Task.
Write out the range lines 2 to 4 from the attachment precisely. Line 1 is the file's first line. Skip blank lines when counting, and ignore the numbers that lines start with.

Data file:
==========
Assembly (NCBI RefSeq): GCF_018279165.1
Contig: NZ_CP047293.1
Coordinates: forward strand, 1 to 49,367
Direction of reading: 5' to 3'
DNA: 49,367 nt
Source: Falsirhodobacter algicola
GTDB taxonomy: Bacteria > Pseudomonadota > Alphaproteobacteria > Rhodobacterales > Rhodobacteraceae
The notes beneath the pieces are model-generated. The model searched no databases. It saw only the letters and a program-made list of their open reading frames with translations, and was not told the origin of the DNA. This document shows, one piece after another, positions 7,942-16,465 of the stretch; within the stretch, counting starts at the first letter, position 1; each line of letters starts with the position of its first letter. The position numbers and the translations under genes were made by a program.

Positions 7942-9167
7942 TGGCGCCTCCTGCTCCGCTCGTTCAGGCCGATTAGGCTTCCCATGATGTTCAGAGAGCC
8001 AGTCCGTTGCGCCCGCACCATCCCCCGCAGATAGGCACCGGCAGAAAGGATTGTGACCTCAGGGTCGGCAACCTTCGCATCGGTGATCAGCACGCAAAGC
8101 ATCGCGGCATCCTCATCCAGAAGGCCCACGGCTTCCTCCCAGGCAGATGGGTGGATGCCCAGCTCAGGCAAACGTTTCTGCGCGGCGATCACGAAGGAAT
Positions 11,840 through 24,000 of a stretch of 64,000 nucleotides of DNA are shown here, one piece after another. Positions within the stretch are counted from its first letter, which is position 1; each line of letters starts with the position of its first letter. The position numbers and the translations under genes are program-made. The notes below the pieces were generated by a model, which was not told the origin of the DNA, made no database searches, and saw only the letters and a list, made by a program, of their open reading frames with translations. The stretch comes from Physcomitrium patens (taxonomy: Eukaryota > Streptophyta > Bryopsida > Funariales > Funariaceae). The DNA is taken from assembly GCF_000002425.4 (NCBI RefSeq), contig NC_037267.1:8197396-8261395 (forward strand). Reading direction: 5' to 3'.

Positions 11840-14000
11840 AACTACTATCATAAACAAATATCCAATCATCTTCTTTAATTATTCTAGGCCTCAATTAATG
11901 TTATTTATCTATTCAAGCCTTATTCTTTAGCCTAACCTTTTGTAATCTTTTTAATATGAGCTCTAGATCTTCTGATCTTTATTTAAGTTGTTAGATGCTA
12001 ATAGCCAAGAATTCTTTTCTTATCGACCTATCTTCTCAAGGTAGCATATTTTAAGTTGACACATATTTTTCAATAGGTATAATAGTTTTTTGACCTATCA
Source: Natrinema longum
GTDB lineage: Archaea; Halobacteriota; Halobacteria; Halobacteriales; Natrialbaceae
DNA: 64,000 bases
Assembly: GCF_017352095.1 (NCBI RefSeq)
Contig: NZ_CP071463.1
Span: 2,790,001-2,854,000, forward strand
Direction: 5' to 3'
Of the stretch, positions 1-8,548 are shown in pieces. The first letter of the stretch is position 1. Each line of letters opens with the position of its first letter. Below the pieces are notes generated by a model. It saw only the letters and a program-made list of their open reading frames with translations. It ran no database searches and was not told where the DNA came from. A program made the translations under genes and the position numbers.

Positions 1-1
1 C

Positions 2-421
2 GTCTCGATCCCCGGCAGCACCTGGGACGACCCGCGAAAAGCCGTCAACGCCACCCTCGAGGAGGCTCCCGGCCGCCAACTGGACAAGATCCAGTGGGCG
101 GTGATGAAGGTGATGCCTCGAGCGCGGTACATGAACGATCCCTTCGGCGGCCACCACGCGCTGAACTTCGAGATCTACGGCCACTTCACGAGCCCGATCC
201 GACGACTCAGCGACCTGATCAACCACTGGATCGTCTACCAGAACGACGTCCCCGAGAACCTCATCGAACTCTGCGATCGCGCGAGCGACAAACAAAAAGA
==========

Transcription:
Contig: NZ_CP047293.1
Coordinates: forward strand, 1 to 49,367
Direction of reading: 5' to 3'